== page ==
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The Effects of Print Media on Youth and Society in General

Print media is still a strong medium for information and communication. It is one of the “indispensable” tools of society that helps every individual to communicate and correspond to each other. It is primarily used as a tool for getting news and information, advertising, marketing campaigns, entertainment, expression and criticism, art and talents, and other forms of human interaction.

But aside from the benefits, it can still be a significant contributor of false and misleading information and data. We might not notice it, but a lot of our behavior and perception are influenced by the images we see print media[i]. Nonetheless, we all possess the responsibility of filtering the information we get from it.

 

It’s common knowledge that most magazine and newspaper advertisements show photos and images of people are who physically and socially “perfect“. A model for beauty soap will have very dewy and fair skin, a facial cream endorser will have a blemish-free face, a food and diet supplement actor will possess the most attractive body that one could hope for, or perhaps a treadmill model will have six-pack abs.

 

How does this affect teens and children? The answer is simple – it is responsible for providing them with a negative impression of themselves. When a teen girl or a young woman sees herself as someone who isn’t even comparable in terms of physical looks and figure, she’s led to believe that it is her job to become as perfect as possible, just like what’s seen on print media.

 

At first, this may sound normal and positive, as it becomes an inspiration for anyone to develop themselves physically. However, there is a thin line that borders inspiration and obsession. As soon as the teen becomes too preoccupied in developing her looks, she starts to build a disturbing obsession towards it. This obsession can eventually lead to unhealthy lifestyle and behavior. For those who see that being thin and slim is popular, they are greatly encouraged to eat less or even eat nothing just to lose weight in an instant.[ii] Furthermore, girls are taught to see their physical appearance as a measure of their worth. [iii] We suggest that boys can fall victim to this same view of girls.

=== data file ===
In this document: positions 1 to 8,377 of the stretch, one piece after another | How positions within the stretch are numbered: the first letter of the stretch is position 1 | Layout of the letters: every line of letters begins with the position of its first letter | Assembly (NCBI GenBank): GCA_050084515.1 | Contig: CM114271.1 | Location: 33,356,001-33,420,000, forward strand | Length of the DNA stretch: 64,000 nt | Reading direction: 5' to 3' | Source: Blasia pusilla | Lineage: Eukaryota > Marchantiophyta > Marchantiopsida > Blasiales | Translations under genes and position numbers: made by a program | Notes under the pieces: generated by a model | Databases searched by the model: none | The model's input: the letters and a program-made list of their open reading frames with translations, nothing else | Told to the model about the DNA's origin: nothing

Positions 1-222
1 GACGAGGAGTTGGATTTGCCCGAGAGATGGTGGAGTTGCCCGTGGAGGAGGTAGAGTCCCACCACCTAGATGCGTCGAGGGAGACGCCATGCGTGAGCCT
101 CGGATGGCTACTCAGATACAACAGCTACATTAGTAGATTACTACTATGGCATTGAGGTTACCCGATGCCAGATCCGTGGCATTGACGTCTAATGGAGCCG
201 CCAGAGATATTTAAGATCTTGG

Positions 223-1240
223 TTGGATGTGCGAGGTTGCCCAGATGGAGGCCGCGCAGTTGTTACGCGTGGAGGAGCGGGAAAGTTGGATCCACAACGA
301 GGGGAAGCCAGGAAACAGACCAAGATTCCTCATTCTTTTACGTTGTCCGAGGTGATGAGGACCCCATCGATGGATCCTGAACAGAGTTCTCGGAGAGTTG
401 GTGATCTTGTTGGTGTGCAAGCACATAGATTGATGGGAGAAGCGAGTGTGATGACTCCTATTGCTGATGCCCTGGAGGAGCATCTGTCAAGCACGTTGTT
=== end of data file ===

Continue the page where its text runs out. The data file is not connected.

The reason why these images are so powerful lies in the wiring of the human brain. Think about it, photography itself is a recent invention when compared to all of human history. Our brains were not made to accurately interpret photographic images the same way we interpret written words. Thus, images are automatically seen as being true and elicit an emotional response before a person has a chance to actually think about what they’re seeing.[iv] Ironically, the “perfect” images that so many try to live up to are just airbrushed and edited photos. In other words, they’re fake.

In conclusion, how do we protect our boys and girls from this false standard of perfection? For the church, the answer is simple; we must fight deception with the Truth. In Psalm 139:14, God’s Word says “I am fearfully and wonderfully made”. God made us look the way He wanted us to look, and He does not make mistakes.

 

 


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